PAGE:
Wednesday, December 10, 2008

Readwritepoem #56 (an almost Anaïs poem for Nim)

To my community organizer


Part 1

Even the prophet shouts:

"They have become a burden to me:

I am weary of bearing them." [1]

You just bow , patch your pain with a little smile

as the poor man mends to his clothes.

We are all beggars knocking at your door

with dull eyes we creep in our gray dusty rugs.

You call us in to take from yours

teach us to walk again with poise

as laments of the mendicant are forgotten.

(but as we walk away, behind, you stumble.)


Part 2

There were servants in the house of your father:

to take your order was their only purpose,

you thought in your youth as you rode naked

the horse into the highest tide. Lighter than water

you were, blithely crossing the streets and the markets ,unaware

that it was your body the poet once loved, for:

"The strong sweet quality he has strikes through the cotton and broadcloth,

To see him pass conveys as much as the best poem, perhaps more

You linger to see his back , and the back of his neck and shoulder-side" [2]

Part 3

« Muss es sein? Es muss sein. » [3]
Blitheness has gone as our years weigh your neck down to the ground and your back cowers ("did not have to be your burden" he once said) and all we remember is an old man.
The mothers that hold hope now will not sing your beauty but loved you'll be no less for this (heavy) choice you made.


Notes:

[1] Isaiah 1:14

[2] Walt Whitman - from I Sing the Body Electric ( a 2005 Signet Edition with a Billy Collins foreword). And I suppose I do not need to remind you Whitman was gay so there is a secondary connotation for this song ...

[3] The motif for Beethoven’s fourth movement of the last quartet, Opus 135 is also the leitmotif for Kundera’s The Unbearable Lightness of Being -translation (mine): 'Must it be? It must be'

[4] I started to write about the unnamed community organizer some time ago when it had been implied that the result of material sacrifices, dedication and generozity of some thousands or more Americans (that I do admire) is kinda of light occupation, more of a hobby. So I mainly wanted to stress that there is plenty of weigh and seriousness in it.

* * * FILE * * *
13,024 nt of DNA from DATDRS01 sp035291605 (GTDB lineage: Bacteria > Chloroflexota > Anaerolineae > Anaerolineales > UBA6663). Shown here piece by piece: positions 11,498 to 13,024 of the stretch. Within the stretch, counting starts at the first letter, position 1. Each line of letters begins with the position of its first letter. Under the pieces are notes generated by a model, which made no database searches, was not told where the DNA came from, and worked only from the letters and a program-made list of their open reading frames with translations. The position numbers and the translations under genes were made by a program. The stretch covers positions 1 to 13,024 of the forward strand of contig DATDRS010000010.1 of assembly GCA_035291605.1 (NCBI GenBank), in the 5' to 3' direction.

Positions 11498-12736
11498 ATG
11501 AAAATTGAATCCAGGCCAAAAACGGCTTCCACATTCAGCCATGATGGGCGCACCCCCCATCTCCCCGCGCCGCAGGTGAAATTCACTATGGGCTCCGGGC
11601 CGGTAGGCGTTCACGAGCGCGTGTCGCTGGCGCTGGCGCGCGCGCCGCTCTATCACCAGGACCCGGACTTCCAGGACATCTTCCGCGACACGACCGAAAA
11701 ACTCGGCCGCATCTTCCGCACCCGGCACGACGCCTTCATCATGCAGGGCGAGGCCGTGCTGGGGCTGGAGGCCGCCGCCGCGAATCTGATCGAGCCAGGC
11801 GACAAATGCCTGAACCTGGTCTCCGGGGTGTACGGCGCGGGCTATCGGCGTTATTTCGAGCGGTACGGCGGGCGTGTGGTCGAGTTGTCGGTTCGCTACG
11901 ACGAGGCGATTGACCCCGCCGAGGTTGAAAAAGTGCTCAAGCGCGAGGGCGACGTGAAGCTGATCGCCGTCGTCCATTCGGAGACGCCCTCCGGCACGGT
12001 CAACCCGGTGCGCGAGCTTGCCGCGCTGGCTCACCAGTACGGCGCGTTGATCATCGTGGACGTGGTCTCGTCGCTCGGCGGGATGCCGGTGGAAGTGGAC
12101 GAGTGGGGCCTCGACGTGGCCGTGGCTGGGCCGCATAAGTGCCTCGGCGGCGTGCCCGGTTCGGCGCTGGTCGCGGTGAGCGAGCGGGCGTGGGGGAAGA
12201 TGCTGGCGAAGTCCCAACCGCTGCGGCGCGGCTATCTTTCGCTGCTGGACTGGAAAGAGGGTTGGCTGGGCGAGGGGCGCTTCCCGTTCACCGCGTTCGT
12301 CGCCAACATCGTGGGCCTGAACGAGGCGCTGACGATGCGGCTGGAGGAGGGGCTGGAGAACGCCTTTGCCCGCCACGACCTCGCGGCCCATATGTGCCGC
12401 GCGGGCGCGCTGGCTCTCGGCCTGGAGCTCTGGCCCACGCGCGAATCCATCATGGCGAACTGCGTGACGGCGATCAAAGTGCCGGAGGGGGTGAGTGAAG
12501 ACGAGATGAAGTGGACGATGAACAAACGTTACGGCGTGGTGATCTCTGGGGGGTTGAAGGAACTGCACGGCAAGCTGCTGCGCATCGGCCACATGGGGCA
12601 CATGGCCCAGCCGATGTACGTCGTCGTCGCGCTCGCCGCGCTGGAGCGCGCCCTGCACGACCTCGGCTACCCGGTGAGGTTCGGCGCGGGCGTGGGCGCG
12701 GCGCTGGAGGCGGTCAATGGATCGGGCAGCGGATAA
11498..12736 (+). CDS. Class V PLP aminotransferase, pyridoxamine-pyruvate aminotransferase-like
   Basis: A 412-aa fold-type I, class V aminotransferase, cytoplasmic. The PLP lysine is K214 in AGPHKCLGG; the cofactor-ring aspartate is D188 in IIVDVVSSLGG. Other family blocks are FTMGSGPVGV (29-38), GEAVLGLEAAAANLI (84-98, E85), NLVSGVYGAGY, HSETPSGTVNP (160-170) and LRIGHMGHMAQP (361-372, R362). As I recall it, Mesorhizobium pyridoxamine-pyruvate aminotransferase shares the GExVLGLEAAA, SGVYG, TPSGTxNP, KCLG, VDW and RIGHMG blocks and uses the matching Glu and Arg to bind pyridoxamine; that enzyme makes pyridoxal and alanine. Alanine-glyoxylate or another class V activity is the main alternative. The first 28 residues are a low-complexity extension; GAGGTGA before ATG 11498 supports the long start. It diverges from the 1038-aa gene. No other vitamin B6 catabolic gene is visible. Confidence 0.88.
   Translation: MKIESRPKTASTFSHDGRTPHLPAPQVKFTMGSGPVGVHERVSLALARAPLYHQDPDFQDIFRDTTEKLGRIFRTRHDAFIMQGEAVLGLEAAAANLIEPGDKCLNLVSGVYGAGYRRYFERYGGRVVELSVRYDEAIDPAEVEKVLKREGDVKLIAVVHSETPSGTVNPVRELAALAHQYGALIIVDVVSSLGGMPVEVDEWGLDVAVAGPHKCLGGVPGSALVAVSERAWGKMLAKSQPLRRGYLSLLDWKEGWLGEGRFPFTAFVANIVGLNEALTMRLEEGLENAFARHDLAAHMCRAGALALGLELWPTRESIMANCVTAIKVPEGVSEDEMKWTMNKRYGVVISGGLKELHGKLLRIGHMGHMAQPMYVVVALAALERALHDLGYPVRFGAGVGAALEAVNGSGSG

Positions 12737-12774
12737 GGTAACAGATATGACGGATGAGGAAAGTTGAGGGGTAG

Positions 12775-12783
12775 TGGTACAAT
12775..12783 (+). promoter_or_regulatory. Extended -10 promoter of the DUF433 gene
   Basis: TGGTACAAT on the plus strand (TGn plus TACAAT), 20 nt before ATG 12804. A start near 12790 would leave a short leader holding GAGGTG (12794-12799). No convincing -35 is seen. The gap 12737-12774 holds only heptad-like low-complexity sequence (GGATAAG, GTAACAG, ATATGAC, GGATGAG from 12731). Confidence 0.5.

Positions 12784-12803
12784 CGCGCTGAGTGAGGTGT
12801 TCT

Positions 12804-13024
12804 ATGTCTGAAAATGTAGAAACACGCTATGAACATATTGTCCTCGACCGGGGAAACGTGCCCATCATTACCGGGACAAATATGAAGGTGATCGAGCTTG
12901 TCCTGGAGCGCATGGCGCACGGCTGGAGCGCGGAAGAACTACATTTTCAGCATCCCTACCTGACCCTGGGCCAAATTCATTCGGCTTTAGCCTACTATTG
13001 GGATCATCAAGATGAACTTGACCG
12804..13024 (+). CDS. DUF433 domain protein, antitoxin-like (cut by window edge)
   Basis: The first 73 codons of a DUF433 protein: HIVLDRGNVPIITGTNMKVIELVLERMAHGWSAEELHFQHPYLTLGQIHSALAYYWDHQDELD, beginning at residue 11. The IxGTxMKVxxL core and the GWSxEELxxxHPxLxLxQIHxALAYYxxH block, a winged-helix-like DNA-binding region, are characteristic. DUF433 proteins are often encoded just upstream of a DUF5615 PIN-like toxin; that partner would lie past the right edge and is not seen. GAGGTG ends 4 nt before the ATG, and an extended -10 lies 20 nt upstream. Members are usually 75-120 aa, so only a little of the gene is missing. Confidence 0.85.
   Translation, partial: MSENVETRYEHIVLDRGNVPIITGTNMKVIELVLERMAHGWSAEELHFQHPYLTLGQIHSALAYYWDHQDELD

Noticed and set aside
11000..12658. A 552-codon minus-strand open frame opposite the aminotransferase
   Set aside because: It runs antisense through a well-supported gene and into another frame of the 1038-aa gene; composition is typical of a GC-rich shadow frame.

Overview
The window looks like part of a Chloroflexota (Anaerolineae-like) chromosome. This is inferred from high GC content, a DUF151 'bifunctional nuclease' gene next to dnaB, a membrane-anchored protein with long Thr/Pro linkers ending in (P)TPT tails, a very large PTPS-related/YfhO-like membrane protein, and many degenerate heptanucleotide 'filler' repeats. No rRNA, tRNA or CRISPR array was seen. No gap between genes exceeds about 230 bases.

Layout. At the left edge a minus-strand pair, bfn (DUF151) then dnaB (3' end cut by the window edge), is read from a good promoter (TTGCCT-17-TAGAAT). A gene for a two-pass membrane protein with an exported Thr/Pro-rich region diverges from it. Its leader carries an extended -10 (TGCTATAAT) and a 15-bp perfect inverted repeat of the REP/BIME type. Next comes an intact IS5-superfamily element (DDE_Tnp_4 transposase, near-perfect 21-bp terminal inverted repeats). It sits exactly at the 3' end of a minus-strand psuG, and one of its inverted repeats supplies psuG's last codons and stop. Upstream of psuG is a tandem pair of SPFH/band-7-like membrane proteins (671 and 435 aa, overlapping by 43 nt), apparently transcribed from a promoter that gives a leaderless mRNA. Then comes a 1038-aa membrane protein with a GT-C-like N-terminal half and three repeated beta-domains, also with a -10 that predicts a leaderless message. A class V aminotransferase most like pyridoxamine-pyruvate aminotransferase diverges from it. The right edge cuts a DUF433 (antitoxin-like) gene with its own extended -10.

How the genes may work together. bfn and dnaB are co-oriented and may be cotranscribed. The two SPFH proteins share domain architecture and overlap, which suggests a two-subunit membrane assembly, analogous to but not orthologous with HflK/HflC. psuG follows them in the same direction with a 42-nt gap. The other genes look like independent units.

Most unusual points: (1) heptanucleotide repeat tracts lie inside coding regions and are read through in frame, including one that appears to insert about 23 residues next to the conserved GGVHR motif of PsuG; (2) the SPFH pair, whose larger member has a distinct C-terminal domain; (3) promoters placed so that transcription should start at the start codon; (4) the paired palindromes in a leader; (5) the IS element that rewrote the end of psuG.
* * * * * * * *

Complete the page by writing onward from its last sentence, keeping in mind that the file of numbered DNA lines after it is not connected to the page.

Now, the first part of this poem is about a real person (but does his name matter?), however for the sake of the prompt I tried to let my imagination fly a little so :

did he rode once a horse (naked) into some tsunami sized wave? Probably not. And if he did, I wasn't there to see it...

And also since my two previous posts are again about my five characters , this poem is almost like the one Anaïs wrote about Nim (thus the note on Whitman).



10 comments:

Rob Kistner said...

This was such a wonderfully magical experience winding through your piece here -- truly fine... ;)

I read it several times, each time finding a little more.

Thanks you!

...rob

durablepigments said...

I love this image: "patch your pain with a little smile / as the poor man mends to his clothes."

So many of my friends are community organizers--what a wonderful choice for a panegyric!

Lirone said...

Three parts with different styles that worked beautifully together. I particularly liked the last line of the first part... so true!

Annamari said...

Rob,
Thank you. It makes me happy when someone finds my writing enticing so that would return to it.
Ingrid,
I appreciate that you always pinpoint the lines you like the most. It helps me improve my writing.
As for the subject – this is one American hero that never disappointed me (the volunteer, the Americorps fellow, the community organizer…)
Lirone,
Yes, true. I appreciate your comment because that line was so hard to write and still it seems to me that it does not make it right…

gautami tripathy said...

Beautiful build up. You make me want more and more.

pictures stare, curves are drawn

Annamari said...

Gautami,

thanks. but do not tempt me, I might write more and more... (I know a few volunteers and community organizers so there is plenty of inspiration)

Crafty Green Poet said...

I need to come back and read this again, it's multi layered and deserves rereading.

Thanks for your comment, I'd be delighted for you to include my post in your Christmas post.

Annamari said...

Juliet,
I do appreciate the fact that you'll take the time to read it.

I had updated the other post, it is now above this one and it has a few links to generous bloggers as well as opportunities for you to be generous…

Philo said...

I loved the way the three parts blended the portrait of this "CO" with three cultural references: an ancient prophet, a poet, a composer.

Brought back Sarah Palin's line from the campaign: I guess a small-town mayor is sort of like a 'Community Organizer', except that you have actual responsibilities.

I don't think people with an attitude like that read poetry!

Annamari said...

Phil,

And the poet is no other than Whitman…

I could not care less if those people read poetry or not. Even if poetry is a factor of change (and I believe it is), these people are “immune” to change so I really do not think about them when I write.
I am trying to write for the undecided though (I try)...